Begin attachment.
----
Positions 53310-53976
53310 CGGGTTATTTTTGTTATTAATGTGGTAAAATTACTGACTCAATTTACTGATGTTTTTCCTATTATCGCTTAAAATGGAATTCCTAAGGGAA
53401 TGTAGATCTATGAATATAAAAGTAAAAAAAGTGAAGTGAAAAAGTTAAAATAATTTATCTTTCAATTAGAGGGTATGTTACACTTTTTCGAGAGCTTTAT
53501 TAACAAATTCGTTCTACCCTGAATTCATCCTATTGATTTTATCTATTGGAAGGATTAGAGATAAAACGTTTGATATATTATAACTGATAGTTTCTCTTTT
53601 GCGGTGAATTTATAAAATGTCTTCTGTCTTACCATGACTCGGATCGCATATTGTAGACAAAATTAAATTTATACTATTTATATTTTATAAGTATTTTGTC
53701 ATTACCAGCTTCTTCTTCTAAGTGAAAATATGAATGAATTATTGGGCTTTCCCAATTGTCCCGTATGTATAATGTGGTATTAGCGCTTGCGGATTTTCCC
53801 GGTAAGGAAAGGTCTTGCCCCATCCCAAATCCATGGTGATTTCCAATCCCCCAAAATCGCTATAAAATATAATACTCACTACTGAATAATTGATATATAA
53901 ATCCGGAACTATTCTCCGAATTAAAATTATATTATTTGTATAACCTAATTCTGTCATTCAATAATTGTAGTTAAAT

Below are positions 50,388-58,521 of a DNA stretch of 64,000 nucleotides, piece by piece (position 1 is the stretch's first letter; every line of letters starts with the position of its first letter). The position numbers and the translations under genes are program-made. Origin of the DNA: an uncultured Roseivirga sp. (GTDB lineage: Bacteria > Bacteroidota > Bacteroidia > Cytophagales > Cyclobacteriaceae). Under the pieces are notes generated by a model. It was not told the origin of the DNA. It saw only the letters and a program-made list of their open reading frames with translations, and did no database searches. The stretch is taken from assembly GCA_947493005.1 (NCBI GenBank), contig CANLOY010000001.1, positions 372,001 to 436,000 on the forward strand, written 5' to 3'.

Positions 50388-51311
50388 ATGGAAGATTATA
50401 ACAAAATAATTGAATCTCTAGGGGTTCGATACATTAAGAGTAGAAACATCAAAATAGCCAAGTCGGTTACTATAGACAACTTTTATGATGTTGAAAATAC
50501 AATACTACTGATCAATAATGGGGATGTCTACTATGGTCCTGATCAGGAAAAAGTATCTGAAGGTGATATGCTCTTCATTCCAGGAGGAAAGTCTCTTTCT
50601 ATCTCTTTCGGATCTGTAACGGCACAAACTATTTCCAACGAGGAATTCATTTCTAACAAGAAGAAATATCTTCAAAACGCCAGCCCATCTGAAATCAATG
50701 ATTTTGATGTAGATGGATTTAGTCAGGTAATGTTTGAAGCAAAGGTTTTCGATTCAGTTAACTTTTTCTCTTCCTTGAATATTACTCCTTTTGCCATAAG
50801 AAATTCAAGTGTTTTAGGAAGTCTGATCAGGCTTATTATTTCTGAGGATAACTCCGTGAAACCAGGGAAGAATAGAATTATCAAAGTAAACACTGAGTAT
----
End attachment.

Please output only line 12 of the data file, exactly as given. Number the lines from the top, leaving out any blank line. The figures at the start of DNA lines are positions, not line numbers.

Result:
50401 ACAAAATAATTGAATCTCTAGGGGTTCGATACATTAAGAGTAGAAACATCAAAATAGCCAAGTCGGTTACTATAGACAACTTTTATGATGTTGAAAATAC